When water isn’t monitored, many types of contaminants can change its color, flavor, and other attributes. If you fully understand how pollution changes key characteristics of water, you’ll know why consistent monitoring is important.
As you drink a bottle or glass of regular water, you shouldn’t taste anything. However, when water is contaminated, it usually has foul taste because pollution gradually changes the flavor profile. Typically, most contaminants that dissolve in drinking water can produce the following foul favors:
- Strong and salty: Sulfates and chloride ions can give a batch of drinking water a strong, salty aftertaste. Drinking water that has this type of flavor is usually found in areas where irrigation drainage and industrial waste are found. During each of these operations, a high level of chloride lingers in the environment. Sulfate risks increase throughout locations where there are rocks and soil since sodium and magnesium sulfate generate naturally around these zones. Typically, sulfate contaminates a local water supply gradually by polluting groundwater that drifts on various terrains. Whenever chloride or sulfate causes contamination problems, the salty flavor will result from road salt.
- Odd and sugary: If iron or calcium contaminates a local water supply, the water will taste somewhat sweet. Improper pH levels or inconsistent alkaline levels can lead to this problem as well.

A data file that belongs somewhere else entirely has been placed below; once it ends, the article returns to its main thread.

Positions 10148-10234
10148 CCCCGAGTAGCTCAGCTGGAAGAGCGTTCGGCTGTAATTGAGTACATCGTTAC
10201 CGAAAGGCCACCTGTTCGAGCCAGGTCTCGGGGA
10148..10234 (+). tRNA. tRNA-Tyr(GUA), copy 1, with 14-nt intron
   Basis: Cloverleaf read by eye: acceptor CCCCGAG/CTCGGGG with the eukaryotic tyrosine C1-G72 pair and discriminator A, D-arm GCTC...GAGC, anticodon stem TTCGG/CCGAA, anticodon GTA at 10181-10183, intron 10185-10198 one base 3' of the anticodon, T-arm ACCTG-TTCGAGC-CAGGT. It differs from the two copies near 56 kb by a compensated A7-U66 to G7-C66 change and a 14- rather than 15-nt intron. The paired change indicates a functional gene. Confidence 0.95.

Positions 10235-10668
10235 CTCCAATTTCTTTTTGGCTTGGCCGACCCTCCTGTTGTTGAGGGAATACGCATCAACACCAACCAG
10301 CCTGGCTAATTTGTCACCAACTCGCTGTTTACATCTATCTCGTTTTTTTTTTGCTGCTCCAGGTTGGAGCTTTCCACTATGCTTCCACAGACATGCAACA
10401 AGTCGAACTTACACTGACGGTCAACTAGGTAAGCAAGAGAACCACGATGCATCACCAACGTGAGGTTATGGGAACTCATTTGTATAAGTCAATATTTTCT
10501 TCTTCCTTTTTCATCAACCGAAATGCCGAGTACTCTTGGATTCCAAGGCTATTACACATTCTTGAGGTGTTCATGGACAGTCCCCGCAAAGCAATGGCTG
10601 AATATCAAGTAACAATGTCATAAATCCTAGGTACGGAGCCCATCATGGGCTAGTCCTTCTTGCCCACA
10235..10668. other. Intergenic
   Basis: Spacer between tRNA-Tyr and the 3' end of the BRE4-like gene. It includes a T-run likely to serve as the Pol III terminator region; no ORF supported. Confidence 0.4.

Most odors that emit from contaminated water are mild, and other aromas are strong and intense. The following environmental hazards can give regular water a noticeable scent:
- Sulfur: When sulfate levels in groundwater are dramatically reduced, you’ll detect a sulfur odor as you hover a glass of water underneath your nose. Although sulfur isn’t dangerous, it can make the process of drinking a refreshing glass of water less enjoyable.
- Sewage: Odors from sewage problems are usually isolated, which is why proper water quality monitor is very important in heavily populated homes and buildings. The strongest scents are caused by bacteria growth on common fixtures, such as drains and hot water heaters. If you perform inspections and implement maintenance procedures regularly, you can prevent bacteria growth and foul sewage odors.
These are just some of the many reasons why water quality monitoring is needed in dozens of business districts, neighborhoods, and suburbs. In rural areas in the United States, there are a variety of programs that are in progress, and each system helps crews maintain clean water in oceans, lakes and coastal zones.